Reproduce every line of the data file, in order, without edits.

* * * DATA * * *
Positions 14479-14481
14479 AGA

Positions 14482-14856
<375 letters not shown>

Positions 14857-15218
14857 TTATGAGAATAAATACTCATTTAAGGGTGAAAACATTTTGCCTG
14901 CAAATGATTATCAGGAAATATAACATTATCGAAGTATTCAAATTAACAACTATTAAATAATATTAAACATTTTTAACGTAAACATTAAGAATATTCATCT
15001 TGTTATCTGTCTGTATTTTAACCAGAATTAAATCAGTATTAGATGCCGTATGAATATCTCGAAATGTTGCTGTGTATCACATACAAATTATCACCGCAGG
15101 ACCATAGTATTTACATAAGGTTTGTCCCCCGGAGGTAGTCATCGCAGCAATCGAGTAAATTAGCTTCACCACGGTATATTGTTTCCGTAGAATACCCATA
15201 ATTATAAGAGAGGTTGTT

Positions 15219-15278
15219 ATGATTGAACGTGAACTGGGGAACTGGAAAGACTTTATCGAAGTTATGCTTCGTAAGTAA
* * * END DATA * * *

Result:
Positions 14479-14481
14479 AGA

Positions 14482-14856
<375 letters not shown>

Positions 14857-15218
14857 TTATGAGAATAAATACTCATTTAAGGGTGAAAACATTTTGCCTG
14901 CAAATGATTATCAGGAAATATAACATTATCGAAGTATTCAAATTAACAACTATTAAATAATATTAAACATTTTTAACGTAAACATTAAGAATATTCATCT
15001 TGTTATCTGTCTGTATTTTAACCAGAATTAAATCAGTATTAGATGCCGTATGAATATCTCGAAATGTTGCTGTGTATCACATACAAATTATCACCGCAGG
15101 ACCATAGTATTTACATAAGGTTTGTCCCCCGGAGGTAGTCATCGCAGCAATCGAGTAAATTAGCTTCACCACGGTATATTGTTTCCGTAGAATACCCATA
15201 ATTATAAGAGAGGTTGTT

Positions 15219-15278
15219 ATGATTGAACGTGAACTGGGGAACTGGAAAGACTTTATCGAAGTTATGCTTCGTAAGTAA